More about this item

    Keywords

    social dilemmas; economic experiments; behavioral economics; public goods; mitigation; adaptation; environmental damages;
    All these keywords.

    JEL classification:

    • D9 - Microeconomics - - Micro-Based Behavioral Economics
    • Q54 - Agricultural and Natural Resource Economics; Environmental and Ecological Economics - - Environmental Economics - - - Climate; Natural Disasters and their Management; Global Warming
    • H4 - Public Economics - - Publicly Provided Goods
    • C92 - Mathematical and Quantitative Methods - - Design of Experiments - - - Laboratory, Group Behavior

    NEP fields

    This paper has been announced in the following NEP Reports:

    Statistics

    Access and download statistics

    Corrections

    All material on this site has been provided by the respective publishers and authors. You can help correct errors and omissions. When requesting a correction, please mention this item's handle: RePEc:inn:wpaper:2019-04. See general information about how to correct material in RePEc.

    For technical questions regarding this item, or to correct its authors, title, abstract, bibliographic or download information, contact: . General contact details of provider: https://edirc.repec.org/data/fuibkat.html .

    If you have authored this item and are not yet registered with RePEc, we encourage you to do it here. This allows to link your profile to this item. It also allows you to accept potential citations to this item that we are uncertain about.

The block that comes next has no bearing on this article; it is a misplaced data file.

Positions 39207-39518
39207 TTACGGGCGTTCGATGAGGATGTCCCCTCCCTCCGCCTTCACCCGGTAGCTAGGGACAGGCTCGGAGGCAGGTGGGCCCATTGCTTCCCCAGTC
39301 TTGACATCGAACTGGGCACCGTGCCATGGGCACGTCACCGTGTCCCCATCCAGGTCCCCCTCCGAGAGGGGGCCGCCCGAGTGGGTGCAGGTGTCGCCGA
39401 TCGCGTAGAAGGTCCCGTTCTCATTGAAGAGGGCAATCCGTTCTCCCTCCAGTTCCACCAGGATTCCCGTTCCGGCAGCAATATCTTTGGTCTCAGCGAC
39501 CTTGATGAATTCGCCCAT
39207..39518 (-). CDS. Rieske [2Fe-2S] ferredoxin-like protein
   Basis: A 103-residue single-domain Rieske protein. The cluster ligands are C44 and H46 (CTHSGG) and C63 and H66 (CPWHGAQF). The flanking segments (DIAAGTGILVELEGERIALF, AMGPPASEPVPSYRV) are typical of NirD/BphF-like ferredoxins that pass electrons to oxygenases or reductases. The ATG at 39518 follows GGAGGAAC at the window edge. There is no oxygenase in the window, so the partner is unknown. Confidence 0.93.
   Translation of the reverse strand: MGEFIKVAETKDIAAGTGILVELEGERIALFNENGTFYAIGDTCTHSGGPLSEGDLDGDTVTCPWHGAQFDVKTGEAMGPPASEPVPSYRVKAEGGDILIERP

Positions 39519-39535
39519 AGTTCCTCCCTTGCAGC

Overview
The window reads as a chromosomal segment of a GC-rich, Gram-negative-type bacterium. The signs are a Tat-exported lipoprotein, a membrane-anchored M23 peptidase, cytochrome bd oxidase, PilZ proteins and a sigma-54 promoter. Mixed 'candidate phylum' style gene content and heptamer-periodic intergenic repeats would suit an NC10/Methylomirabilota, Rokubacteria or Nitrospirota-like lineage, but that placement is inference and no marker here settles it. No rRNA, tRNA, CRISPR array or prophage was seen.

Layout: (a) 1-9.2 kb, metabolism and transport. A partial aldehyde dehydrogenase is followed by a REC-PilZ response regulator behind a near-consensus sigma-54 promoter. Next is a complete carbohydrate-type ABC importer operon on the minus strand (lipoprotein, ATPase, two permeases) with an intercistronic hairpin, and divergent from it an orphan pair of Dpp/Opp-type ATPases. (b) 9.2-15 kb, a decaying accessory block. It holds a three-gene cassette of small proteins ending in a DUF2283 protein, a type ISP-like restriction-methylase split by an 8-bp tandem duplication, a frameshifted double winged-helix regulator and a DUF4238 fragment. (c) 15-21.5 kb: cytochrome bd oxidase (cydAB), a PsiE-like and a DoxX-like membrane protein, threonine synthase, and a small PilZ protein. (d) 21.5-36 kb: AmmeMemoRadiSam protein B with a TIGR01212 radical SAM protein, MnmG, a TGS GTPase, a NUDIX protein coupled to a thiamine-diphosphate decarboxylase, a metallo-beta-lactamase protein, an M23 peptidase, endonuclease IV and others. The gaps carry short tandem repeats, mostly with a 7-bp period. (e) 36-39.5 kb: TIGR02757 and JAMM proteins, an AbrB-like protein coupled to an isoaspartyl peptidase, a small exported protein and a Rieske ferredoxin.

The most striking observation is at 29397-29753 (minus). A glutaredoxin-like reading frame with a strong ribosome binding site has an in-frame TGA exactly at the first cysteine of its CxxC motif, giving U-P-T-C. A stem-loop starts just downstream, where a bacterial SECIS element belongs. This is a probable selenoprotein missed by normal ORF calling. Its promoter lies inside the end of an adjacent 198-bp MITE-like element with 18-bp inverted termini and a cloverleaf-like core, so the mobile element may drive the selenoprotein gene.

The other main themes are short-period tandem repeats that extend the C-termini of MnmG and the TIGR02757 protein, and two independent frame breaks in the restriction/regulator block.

If CitEc recognized a bibliographic reference but did not link an item in RePEc to it, you can help with this form .

    If you know of missing items citing this one, you can help us creating those links by adding the relevant references in the same way as above, for each refering item. If you are a registered author of this item, you may also want to check the "citations" tab in your RePEc Author Service profile, as there may be some citations waiting for confirmation.

    For technical questions regarding this item, or to correct its authors, title, abstract, bibliographic or download information, contact: Janette Walde (email available below). General contact details of provider: https://edirc.repec.org/data/fuibkat.html .

    Please note that corrections may take a couple of weeks to filter through the various RePEc services.

    IDEAS is a RePEc service hosted by the Research Division of the Federal Reserve Bank of St. Louis . RePEc uses bibliographic data supplied by the respective publishers.